LGBT+ History Month: Emma Hendrie on Freedom! ‘90 by George Michael
LGBT+ History Month gives us time to reflect on the experiences of LGBT+ people and key moments that have affected and united the LGBT+ community. This year’s theme is Politics in Art and, each week, members of the Shepherd and Wedderburn LGBTA+ Focus Group are showcasing influential pieces of art with an important place in LGBT+ History. This week Emma Hendrie takes a look at George Michael’s Freedom! ‘90, which has become a ‘coming out anthem’ since its release in 1990.
Freedom! ‘90 will be recognisable to many as a quintessential pop song of the 1990s with an iconic music video featuring some of the most famous supermodels of the time lip-syncing the lyrics. Although there is also a much deeper meaning attached to the song, in the 32 years since its release it has become synonymous with ‘coming out’ in the LGBTQ community.
Some of its catchiest lyrics are in fact the most poignant in the way they emulate the conversation of coming out as LGBTQ:
I think there’s something you should know
I think it’s time I told you so
There’s something deep inside of me
There’s someone else I’ve got to be.
Despite the song’s strong association with the LGBTQ community, George Michael came out publicly in 1998 during a CNN interview, eight years after releasing the song. He told the interviewer: “I don’t feel any shame whatsoever.”
The singer’s candour reminds us all of the importance of being a supportive ally to the LGBTQ community rather than speculating on their identity. While media speculation may seem like a thing of the past, it is important to remember there are still certain media reports that speculate about the sexual orientation of famous people, notably in recent years in relation to footballers. Commenting on recent newspaper coverage of the issue, Stonewall said:
“Coming out is a personal decision and the more support everyone shows for lesbian, gay, bi and trans people in sport, the easier it will become. Being a good ally is about actively supporting, championing and promoting an inclusive culture for all LGBT people. To do this, we need more allies to come out for LGBT people in sport. What we don’t need is speculation.”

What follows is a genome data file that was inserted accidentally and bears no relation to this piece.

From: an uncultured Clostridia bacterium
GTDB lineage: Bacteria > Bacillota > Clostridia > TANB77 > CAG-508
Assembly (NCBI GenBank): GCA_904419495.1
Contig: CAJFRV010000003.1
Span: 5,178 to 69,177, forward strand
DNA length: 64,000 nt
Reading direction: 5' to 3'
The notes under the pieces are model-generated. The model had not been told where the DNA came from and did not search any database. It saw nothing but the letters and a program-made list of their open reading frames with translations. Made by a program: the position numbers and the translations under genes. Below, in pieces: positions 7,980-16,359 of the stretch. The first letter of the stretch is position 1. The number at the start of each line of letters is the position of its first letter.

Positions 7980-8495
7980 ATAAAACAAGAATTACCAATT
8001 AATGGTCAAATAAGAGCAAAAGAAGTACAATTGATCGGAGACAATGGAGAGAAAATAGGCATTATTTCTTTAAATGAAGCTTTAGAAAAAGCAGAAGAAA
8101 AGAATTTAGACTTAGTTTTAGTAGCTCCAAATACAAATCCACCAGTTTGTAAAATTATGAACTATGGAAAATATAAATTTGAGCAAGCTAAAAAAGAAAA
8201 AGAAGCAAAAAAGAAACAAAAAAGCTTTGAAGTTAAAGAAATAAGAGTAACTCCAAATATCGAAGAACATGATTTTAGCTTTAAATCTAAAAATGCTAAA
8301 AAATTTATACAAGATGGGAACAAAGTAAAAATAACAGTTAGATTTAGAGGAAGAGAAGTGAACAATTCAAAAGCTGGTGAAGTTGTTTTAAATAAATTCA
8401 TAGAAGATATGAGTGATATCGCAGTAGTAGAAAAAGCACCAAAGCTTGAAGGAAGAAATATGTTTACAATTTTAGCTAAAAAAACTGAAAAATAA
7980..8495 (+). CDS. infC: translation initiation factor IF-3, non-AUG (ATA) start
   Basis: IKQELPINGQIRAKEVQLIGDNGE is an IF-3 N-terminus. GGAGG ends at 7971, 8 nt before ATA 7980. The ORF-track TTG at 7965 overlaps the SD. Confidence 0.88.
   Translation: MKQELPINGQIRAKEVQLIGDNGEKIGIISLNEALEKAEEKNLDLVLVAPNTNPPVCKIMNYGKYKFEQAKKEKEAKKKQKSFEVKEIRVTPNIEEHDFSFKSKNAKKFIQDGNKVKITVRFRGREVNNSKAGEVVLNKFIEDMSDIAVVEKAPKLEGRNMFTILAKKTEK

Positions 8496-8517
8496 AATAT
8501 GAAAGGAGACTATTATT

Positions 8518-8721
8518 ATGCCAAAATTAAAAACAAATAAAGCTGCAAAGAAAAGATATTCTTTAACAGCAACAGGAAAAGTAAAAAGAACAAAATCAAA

One of the reasons George Michael said he was reticent to come out publicly as a gay man was the impact of the AIDS epidemic on LGBTQ people. He spoke openly about the shame that was attached to being gay, especially with the AIDS crisis being the “predominant feature of being gay in the 1980s and early 90s”.
George Michael famously covered Queen’s Somebody to Love at Freddie Mercury’s tribute concert in 1992. The Queen singer had passed away from AIDS-related complications a year earlier, aged 45. Michael later revealed that the moment was especially poignant for him as his partner, Anselmo Feleppa, had recently been diagnosed with AIDS and was in the audience at the time.
He has also discussed the impact the combined pressure of hiding his sexuality and losing his partner from an AIDS-related illness in 1993 had on his mental health. He was dedicated to supporting AIDS awareness until his death in 2016, having held positions with HIV charities - the Terrence Higgins Trust and the Elton John AIDS Foundation. Proceeds from his 1991 single Don’t Let the Sun Go Down on Me were divided among several charities, including AIDS charities.
While people’s attitudes to HIV/AIDS have become less stigmatised and medical prospects for those living with HIV/AIDS have dramatically improved since the release of Freedom! ‘90, it is still important to commemorate those who have lost their lives battling the condition, support those living with the condition and continue to raise awareness. That is why on 1 December 2021, Shepherd and Wedderburn marked World Aids Day by attending a pub quiz fundraiser and encouraging colleagues to #RockTheRibbon to raise awareness for those living with HIV and AIDS.
Despite being released over 30 years ago, we can see how Freedom! ‘90 encapsulates key issues in LGBTQ history and culture, including, unfortunately, experiences of many LGBTQ people today.
Although we can be thankful for the progress that has been made in LGBTQ equality, it is important to remember that experiences such as being outed and feeling shame around coming out during the HIV/AIDS epidemic were formative for many LGBTQ people growing up in the 1980s and 1990s.
Overall, the song also represents hope and unity in the LGBTQ community. In the words of one fan-made in tribute after George Michael’s passing in 2016, songs like Freedom! ‘90 “soundtracked so many moments, and your visibility and pride helped 90s LGBT kids like me realise we weren’t alone”.
Emma Hendrie is a trainee solicitor at Shepherd and Wedderburn and a member of the firm’s LGBTA+ Focus Group